There’s definitely a reason TikTok itself plays a role in this phenomenon. When Idaho-based TikTok Nathan Apodaca posted a clip of himself TikTok skating on a skateboard with some cranberry juice, accompanied by ‘Dreams’, the Fleetwood Mac album on which it appeared in 1977’s ‘Rumors’, got back on the Billboard charts for the first time in 43 years. This also increased the song’s sales by a staggering 374%. The app clearly saw an opportunity and has since welcomed the musical legacies of icons like John Lennon, Whitney Houston and Elvis, and recently made a big push to add Bowie’s music to the app by posting the hashtag #TheStarman.

@ 420doggface208

morning Mood # 420souljahz #ec #feel well # h2o #Cloud 9 #happyhippie #World peace #King #peace #merch Tacos #Water is life #high #Morning # 710 #Cloud 9

♬ Dreams (2004 Remaster) – Fleetwood Mac

Ole Obermann, Global Head of Music at TikTok, tells us NME: “Record labels and artist teams recognize TikTok as one of the most powerful promotional tools in the industry,” suggesting that boardrooms and suits are becoming more likely to get involved as more old songs go viral and older songs marketed in the app on the same Way they approach new releases.

A little something special

What is more optimistic is that maybe there is a remixing element at work as well, as Generation Z’s see new qualities in tracks they weren’t familiar with before. With 14.9 million followers, the TikTok make-up tutorial is the star Abby Roberts is one of the UK’s largest developers of the app. She gives herself away NME What she pays attention to when creating content: “Something like a good beat drop is great for TikTok because it lets me make transitions,” refers to the dramatic jump-cuts between the makeup looks she creates the effect of ‘before and after’.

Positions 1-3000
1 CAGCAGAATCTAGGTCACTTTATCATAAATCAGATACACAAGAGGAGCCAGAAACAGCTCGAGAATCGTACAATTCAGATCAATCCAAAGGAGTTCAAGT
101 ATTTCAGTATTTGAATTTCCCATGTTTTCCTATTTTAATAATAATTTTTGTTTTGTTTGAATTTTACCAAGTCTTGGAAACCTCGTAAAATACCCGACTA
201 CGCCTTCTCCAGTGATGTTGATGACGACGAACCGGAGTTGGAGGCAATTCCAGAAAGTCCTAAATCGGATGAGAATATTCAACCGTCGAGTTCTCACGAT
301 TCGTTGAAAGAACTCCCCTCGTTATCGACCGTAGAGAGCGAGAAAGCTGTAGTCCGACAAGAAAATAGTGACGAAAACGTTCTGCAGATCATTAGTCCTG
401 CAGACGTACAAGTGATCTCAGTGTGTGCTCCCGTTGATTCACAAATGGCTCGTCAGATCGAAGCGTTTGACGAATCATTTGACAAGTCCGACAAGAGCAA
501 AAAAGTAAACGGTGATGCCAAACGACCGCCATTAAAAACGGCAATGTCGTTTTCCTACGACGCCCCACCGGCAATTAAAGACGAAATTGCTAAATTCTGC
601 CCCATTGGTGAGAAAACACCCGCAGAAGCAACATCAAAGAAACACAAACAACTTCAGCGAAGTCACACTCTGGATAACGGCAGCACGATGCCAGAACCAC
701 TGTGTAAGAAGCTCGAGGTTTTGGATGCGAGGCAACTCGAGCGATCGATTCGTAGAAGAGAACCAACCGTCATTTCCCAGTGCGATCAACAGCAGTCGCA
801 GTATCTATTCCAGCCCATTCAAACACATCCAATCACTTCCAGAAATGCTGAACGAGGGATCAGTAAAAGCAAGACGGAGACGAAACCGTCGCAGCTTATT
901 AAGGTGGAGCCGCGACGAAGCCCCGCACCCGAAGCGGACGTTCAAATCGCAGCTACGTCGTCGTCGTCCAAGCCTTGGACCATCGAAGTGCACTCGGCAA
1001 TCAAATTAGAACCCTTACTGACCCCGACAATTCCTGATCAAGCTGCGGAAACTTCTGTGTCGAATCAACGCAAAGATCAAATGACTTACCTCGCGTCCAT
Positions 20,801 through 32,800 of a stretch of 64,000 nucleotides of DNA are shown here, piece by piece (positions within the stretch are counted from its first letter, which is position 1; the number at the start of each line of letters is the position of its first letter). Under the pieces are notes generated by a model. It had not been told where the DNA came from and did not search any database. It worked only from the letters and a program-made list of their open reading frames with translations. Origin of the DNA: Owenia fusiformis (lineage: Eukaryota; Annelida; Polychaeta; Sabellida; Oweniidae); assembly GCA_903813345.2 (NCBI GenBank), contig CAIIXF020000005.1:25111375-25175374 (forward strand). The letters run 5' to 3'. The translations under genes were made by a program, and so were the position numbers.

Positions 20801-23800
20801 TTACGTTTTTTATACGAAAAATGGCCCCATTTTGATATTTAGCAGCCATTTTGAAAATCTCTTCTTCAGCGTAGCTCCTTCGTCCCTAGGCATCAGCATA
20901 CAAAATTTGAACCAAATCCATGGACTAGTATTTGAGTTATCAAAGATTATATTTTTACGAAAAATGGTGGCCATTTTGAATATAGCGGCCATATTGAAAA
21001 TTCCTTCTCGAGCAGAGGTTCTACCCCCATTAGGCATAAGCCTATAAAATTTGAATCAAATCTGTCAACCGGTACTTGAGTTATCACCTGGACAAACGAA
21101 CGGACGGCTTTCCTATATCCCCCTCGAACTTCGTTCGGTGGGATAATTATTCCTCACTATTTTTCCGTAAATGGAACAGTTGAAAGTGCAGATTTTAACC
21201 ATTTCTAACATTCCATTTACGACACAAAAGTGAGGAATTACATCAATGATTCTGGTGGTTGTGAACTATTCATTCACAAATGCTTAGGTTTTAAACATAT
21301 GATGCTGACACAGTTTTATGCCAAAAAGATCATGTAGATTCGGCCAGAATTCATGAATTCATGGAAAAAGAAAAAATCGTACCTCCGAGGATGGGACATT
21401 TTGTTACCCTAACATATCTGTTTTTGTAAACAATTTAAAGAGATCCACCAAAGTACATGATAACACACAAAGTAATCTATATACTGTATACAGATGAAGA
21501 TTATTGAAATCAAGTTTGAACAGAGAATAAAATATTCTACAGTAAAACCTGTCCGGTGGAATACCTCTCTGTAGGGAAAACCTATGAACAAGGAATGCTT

@ gnocchi500

what a song

♬ The Leanover of Life Without Buildings – andrew: •)

Guildford-based producer Timmy Dillow explains that while modern productions feel more alive than older tunes, they are actually “less effective over the mono speaker on a phone” because “popular music in the 50s to 80s” emphasized the harmonic and melodic Change from Verse to Refrain, ”which makes for a standout, sweeping jump that still sounds great through your iPhone.

The visual element

Production science aside, songs like “Babooshka” and “Starman” were shot at a time when music videos were a big deal. Songs were written more with a visual element in mind, which made it much easier for TikTokkern to develop trending concepts or use them to set scroll-stop transitions to music. The opening humming of ‘The Leanover’ gives an overly satisfied smile while TikToker’s lip-syncing leads to the track and takes on the lead role of her own mini music videos.

When 80s hip-hop duo L’Trimms ‘Cars That Go Boom’ hit the app, it was accompanied by a cheesy dance routine that could have been straight out of the original video. Remember: at a time when TV shows like Top of the Pops Having made or broken a song, artists developed dance routines in the same way as drake‘Tootie Slide’ Shimmy made outrageous TikTok last year.

@rosebewhite

the absolute serotonin high that gave me this #fyp #Horse girl #Forest #bridgerton #Fairy tales #cottagecore

♬ Original sound – Tobee Paik

Who doesn’t love a new song?

All in all, Life Without Buildings singer Sue Tompkins sums up her enthusiasm best: “I love discovering new music, old music, anything that just makes me feel something new and inspires me … I think it’s just that you find things at the right time. “

For Gen-Zers first discovering these songs, it’s no different than stumbling upon an up and coming band. Years later, these old songs find new ears, judge and bond with them like a new release and add them to their playlists regardless of the production date.

TikTokkers doesn’t care that Grover Washington Jr. and Bill Withers” Just The Two Of Us’ – which also went viral in the app – was shot in 1985 and is still as catchy today as ever. Good songs with a good feeling don’t age, and the feeling of finding a song you love and playing it over and over has no time limit.